Allowances give them experience in money management
Raising Money-Smart Kids: Allowances
courtesy of A New Horizon Credit Counseling
In order for kids to learn how to use money, obviously they need to have some. Here is where allowances comes in handy. They can be the best teaching tool, if used right.
At what age should allowances begin?
Age 6 or 7 is usually a good starting point. Be sure the child is able to count, add, and subtract. Also, they should be familiar with the different coins and bills and show an interest in money and spending.
Should allowances be linked to chores?
The experts say no. Tying allowances to chores can lead to power struggles and take away the incentive for helping out the family with no reward.
First of all, allowance should be based on family circumstances and what you expect kids to pay for. Make kids responsible for certain purchases like school lunch, sports fees, etc. And, if a child wants something in addition to what the family pays for, they can use their own money. The whole point of allowance is to teach kids how to tell themselves "no," how to make trade-offs, and how to delay gratification instead of just saying "Gimme!"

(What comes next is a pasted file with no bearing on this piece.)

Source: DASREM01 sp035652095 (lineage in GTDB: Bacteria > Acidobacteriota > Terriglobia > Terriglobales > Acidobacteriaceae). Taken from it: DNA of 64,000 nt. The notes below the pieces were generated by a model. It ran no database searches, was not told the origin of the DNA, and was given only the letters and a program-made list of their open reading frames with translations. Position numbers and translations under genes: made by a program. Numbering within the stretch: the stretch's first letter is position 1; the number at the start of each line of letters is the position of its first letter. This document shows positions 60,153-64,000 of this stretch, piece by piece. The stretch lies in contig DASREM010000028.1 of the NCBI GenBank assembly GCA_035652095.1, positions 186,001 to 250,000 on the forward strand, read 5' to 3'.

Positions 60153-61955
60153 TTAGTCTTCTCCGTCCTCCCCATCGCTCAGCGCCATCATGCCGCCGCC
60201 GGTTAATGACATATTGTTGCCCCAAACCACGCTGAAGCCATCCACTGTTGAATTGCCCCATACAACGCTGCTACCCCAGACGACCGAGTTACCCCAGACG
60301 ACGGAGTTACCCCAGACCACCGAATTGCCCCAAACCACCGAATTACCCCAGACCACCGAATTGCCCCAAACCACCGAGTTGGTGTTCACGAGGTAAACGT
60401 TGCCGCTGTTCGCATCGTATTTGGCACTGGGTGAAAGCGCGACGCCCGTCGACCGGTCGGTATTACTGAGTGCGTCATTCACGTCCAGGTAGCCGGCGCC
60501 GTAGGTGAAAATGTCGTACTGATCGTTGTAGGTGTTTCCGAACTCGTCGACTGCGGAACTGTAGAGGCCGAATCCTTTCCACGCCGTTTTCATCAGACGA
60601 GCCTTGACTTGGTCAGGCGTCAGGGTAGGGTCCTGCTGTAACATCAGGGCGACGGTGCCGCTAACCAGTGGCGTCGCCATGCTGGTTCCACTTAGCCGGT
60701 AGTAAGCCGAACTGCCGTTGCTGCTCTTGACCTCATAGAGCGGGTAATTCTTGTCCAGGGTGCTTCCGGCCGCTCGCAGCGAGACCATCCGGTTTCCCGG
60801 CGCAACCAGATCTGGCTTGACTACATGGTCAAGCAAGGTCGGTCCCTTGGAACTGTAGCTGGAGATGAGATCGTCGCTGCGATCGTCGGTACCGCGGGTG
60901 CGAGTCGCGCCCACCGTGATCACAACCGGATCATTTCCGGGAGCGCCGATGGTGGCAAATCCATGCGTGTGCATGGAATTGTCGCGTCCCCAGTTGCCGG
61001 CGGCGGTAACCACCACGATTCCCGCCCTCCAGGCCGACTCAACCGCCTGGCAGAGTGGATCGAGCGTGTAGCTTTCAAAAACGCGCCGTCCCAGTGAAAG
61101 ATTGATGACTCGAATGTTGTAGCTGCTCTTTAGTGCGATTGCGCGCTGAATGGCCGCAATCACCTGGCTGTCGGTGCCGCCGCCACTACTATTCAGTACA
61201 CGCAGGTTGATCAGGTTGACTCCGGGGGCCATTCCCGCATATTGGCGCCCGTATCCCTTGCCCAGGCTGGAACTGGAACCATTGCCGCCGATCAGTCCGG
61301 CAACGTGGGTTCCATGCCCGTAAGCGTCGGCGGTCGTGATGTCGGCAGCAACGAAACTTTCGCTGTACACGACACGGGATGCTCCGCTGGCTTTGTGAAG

For younger kids, a good and fair way to calculate your child's allowance is to take the child's age and divide it in half. For example, a 6-year-old would receive $3 per month, or if you can afford it, you can make it $3 per week. This is fun because the child knows that each birthday will get them a raise.
The older they are the more money they get (based upon the age-based allowance above). But, for older kids, it's advisable to agree to make adjustments for special cases such as an upcoming school trip where more spending money might be useful.
Should allowances be negotiable?
Yes! Although most parents automatically give a child a raise in allowance each year, this isn't absolutely necessary. Allow your kids to negotiate their raise and have them document their spending to prove that they need it. This is an important part of the learning process.
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